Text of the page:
SERENTIL® (MESORIDAZINE BESYLATE) HAS BEEN SHOWN TO PROLONG THE QTc INTERVAL IN A DOSE RELATED MANNER, AND DRUGS WITH THIS POTENTIAL, INCLUDING SERENTIL, HAVE BEEN ASSOCIATED WITH TORSADE DE POINTES-TYPE ARRHYTHMIAS AND SUDDEN DEATH. DUE TO ITS POTENTIAL FOR SIGNIFICANT, POSSIBLY LIFE-THREATENING, PROARRHYTHMIC EFFECTS, SERENTIL SHOULD BE RESERVED FOR USE IN THE TREATMENT OF SCHIZOPHRENIC PATIENTS WHO FAIL TO SHOW AN ACCEPTABLE RESPONSE TO ADEQUATE COURSES OF TREATMENT WITH OTHER ANTIPSYCHOTIC DRUGS, EITHER BECAUSE OF INSUFFICIENT EFFECTIVENESS OR THE INABILITY TO ACHIEVE AN EFFECTIVE DOSE DUE TO INTOLERABLE ADVERSE EFFECTS FROM THOSE DRUGS. (SEE WARNINGS, CONTRAINDICATIONS, AND INDICATIONS.)
SERENTIL® (mesoridazine besylate), the besylate salt of a metabolite of thioridazine, is a phenothiazine antipsychotic. Serentil is 10-[2(1-methyl-2-piperidyl)ethyl]-2-(methyl-sulfinyl)-phenothiazine [as the besylate].
Serentil® (mesoridazine besylate) is indicated for the management of schizophrenic patients who fail to respond adequately to treatment with other antipsychotic drugs. Due to the risk of significant, potentially life-threatening, proarrhythmic effects with Serentil treatment, Serentil should be used only in patients who have failed to respond adequately to treatment with appropriate courses of other antipsychotic drugs, either because of insufficient effectiveness or the inability to achieve an effective dose due to intolerable adverse effects from those drugs. Consequently, before initiating treatment with Serentil, it is strongly recommended that a patient be given at least two trials, each with a different antipsychotic drug product at an adequate dose, and for an adequate duration (see WARNINGS and CONTRAINDICATIONS).
However, the prescriber should be aware that Serentil has not been systematically evaluated in controlled trials in treatment of refractory schizophrenic patients and its efficacy in such patients is unknown.
Media Articles Related to Serentil (Mesoridazine)
Smoking Cessation Drug May Boost Cognition in Schizophrenia
Source: Medscape Psychiatry & Mental Health Headlines [2017.03.16]
The smoking cessation drug varenicline may help treat cognitive deficits in schizophrenia patients who smoke and allay worsening cognition when they try to quit.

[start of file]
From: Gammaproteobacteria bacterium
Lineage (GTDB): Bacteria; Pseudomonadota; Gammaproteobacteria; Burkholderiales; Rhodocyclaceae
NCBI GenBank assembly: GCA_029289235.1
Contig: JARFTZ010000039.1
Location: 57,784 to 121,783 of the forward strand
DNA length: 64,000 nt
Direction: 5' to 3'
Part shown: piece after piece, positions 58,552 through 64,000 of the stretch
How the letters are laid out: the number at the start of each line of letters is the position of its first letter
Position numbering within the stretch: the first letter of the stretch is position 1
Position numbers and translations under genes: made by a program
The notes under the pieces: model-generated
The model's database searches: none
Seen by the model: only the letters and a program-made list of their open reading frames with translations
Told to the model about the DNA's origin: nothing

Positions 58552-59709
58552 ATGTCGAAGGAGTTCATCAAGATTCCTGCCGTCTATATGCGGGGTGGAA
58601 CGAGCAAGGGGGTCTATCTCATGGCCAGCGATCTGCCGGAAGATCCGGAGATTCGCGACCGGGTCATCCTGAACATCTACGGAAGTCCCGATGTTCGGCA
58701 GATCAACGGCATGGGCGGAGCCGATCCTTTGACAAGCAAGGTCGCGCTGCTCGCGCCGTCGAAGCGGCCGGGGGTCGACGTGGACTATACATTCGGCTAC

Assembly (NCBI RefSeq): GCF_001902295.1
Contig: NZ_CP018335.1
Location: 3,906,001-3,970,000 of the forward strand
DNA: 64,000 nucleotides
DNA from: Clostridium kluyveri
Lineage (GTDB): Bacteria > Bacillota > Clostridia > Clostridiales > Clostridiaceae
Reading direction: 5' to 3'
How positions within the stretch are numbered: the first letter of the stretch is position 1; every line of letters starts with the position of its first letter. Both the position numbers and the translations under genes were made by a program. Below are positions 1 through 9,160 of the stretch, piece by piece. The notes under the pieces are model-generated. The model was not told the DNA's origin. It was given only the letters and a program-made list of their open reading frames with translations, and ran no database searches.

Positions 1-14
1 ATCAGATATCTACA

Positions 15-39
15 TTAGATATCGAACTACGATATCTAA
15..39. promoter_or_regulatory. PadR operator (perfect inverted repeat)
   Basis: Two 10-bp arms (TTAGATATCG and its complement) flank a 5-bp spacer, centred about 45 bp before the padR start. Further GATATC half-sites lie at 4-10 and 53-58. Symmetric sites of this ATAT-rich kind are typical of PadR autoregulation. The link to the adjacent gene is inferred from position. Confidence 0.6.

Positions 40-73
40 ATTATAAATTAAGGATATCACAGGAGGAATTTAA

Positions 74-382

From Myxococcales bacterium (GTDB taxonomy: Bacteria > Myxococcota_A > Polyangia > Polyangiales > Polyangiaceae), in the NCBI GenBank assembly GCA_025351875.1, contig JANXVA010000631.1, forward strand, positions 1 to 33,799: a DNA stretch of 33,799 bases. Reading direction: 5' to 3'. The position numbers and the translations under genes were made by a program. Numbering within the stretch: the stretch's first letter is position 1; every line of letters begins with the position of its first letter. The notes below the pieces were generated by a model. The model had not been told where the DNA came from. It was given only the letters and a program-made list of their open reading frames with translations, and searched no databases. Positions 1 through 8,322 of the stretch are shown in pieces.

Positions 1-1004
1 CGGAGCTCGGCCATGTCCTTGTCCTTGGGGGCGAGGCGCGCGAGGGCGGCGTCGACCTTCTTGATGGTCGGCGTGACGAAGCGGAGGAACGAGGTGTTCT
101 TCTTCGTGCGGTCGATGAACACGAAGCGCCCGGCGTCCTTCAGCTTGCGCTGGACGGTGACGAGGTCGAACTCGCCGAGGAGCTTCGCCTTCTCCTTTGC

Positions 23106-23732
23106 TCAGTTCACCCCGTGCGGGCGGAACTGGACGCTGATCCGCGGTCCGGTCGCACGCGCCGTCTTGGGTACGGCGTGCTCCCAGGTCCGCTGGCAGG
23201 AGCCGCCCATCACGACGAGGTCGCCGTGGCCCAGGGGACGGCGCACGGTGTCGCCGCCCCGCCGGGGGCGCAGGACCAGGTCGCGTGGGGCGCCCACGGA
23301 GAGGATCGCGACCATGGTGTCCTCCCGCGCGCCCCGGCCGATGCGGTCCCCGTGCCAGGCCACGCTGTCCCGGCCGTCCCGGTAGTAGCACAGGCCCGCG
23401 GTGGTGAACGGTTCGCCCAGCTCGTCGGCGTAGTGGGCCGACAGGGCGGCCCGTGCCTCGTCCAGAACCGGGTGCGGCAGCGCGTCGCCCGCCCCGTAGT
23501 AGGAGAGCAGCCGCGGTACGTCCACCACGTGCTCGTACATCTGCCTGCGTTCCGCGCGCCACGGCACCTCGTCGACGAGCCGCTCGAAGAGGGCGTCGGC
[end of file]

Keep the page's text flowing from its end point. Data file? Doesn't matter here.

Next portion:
Medscape Medical News
First physiological test for schizophrenia and depression
Source: Depression News From Medical News Today [2017.03.15]
Researchers have found a new way of using proteins in nerve cells to identify people with depression and schizophrenia.
Major research project provides new clues to schizophrenia
Source: Psychology / Psychiatry News From Medical News Today [2017.03.15]
Researchers at Karolinska Institutet collaborating in the large-scale Karolinska Schizophrenia Project are taking an integrative approach to unravel the disease mechanisms of schizophrenia.
Blood Test Might Someday Distinguish Early Depression, Schizophrenia
Source: MedicineNet Depression Specialty [2017.03.15]
Title: Blood Test Might Someday Distinguish Early Depression, Schizophrenia
Category: Health News
Created: 3/14/2017 12:00:00 AM
Last Editorial Review: 3/15/2017 12:00:00 AM
Depression or Early Schizophrenia? New Biomarker May Tell
Source: Medscape Pathology & Lab Medicine Headlines [2017.03.14]
Researchers believe they have identified a biomarker that may distinguish depression from schizophrenia in a finding that may have implications for earlier diagnosis and treatment.
Medscape Medical News
Published Studies Related to Serentil (Mesoridazine)
Comparison of the effects of thioridazine and mesoridazine on the QT interval in healthy adults after single oral doses. [2007.11]
We compared the effects of single doses of thioridazine and mesoridazine on the heart rate-corrected QT (QTc) interval in healthy adult volunteers. QTc intervals and plasma concentrations of thioridazine, mesoridazine, and metabolites were measured after single oral doses of thioridazine hydrochloride 50 mg, mesoridazine besylate 50 mg, or placebo in a double-blind, crossover study...
Clinical Trials Related to Serentil (Mesoridazine)
Reducing Antipsychotic-Induced Weight Gain in Children With Metformin [Recruiting]
Recent but limited short term studies have shown that Metformin can slow down weight gain in
obese children and in children with psychotropic-induced weight gain, two distinct pediatric
populations that are at risk for obesity related co-morbid conditions. The purpose of this
study is to conduct a long term prospective pilot cohort study to investigate the use of
Metformin to prevent or decrease weight gain in two cohorts of children: 1) children with
psychotropic induced weight gain on Metformin and 2) children with BMI above the 95th
percentile on Metformin. Both study populations will be enrolled in a lifestyle weight
Page last updated: 2017-03-16